Koreans would soon receive Justice Department offi
cials to discuss with Korean Justice officials the
terms and conditions under which we could interrogate
Tongsun Park. This is a limited but significant step
forward. The Koreans wanted us to agree to drop both
the indictment and our request that Park return to
the U.S., but Cy made clear that this was not possible.
The Korean Foreign Minister was also told that we
would be submitting the compensatory package to Con
gress at the appropriate time, after close consultations
with the leadership. We expect Justice and the Koreans
will separately announce the trip to Seoul tomorrow.
*

ft

Hungary.
In keeping witjfi the terms of your
decision regarding the return'of the Crown of St.
Stephen, Cy plans to discuss the matter with Foreign
Minister Puja on Saturday. Puja will be asked to
confirm the assurances already given to Ambassador
Kaiser and Billy Graham that the Crown will be main
tained on continuing.public display, that it will be
received with honor in a public ceremony, and that
the Cardinal will be an active participant in the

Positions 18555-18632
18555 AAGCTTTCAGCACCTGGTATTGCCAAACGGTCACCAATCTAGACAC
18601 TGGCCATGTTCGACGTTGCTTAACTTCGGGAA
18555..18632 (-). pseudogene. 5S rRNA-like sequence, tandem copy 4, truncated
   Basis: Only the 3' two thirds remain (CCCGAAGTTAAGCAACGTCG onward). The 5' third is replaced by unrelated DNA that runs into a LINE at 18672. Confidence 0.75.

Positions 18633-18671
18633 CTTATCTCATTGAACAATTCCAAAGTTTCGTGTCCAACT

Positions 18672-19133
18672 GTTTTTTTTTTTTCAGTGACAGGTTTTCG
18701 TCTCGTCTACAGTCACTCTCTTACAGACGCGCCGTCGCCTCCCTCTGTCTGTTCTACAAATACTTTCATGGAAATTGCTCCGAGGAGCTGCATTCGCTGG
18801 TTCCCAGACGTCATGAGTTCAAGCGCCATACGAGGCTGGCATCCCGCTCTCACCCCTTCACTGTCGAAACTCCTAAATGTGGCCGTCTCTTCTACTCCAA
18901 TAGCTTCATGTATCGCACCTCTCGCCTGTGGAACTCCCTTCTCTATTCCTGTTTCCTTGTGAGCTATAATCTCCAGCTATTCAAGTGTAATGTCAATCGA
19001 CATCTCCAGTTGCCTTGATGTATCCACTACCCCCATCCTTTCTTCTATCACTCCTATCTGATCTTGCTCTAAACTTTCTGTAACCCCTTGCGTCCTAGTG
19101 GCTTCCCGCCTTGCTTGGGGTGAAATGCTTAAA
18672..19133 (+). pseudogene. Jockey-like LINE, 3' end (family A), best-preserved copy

ceremony. Once these assurances are confirmed by
Puja, we will begin discussions with the Hungarians
on the details of the return.
DECLASSIFIED
E.0.13526

"DEL RET
GDS

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China.
Cy hosted a dinner for Chinese Foreign
Minister Huang Hua last night.
Huang expressed
regret that a prior commitment to visit Canada would
prevent his meeting with you fin New York.
The dinner
conversation, especially Huang's response to Cy's
comment that we are studying his normalization pro
posals carefully but are not yet ready to reply,
suggested that the Chinese understand our present
situation and are not upset with the prospect of a
limited delay in movement.
Huang delivered a message
from Chairman Hua to you, which stressed that normali
zation was not a diplomatic issue so much as a political
issue.
Cy told him that we would be back in touch
with him through Leonard Woodcock on normalization.
In their discussion of global issues, Cy felt
that Huang was somewhat more forthcoming on Chinese
activity than he had been in Peking in Augustespecially
in regard to East Africa, where he outlined a few things
that the PRC was doing.
He also seemed less critical
of our Middle East policy than he had been a month ago.
Indian Ocean Talks
It seems clear the Soviets
have accepted the General Declaration framework for
Indian Ocean arms control that ygu approved and we
proposed Monday.
They appear satisfied with our sug
gestion that we commit oursel*ves in the Declaration to
prompt negotiations on reductions in a second stage.
On stabilization, they are trying to broaden the defini
tion of the area, seeking to commit us to greater
restrictions on our activities, probing our intentions
with respect to Diego Garcia, and trying to find ways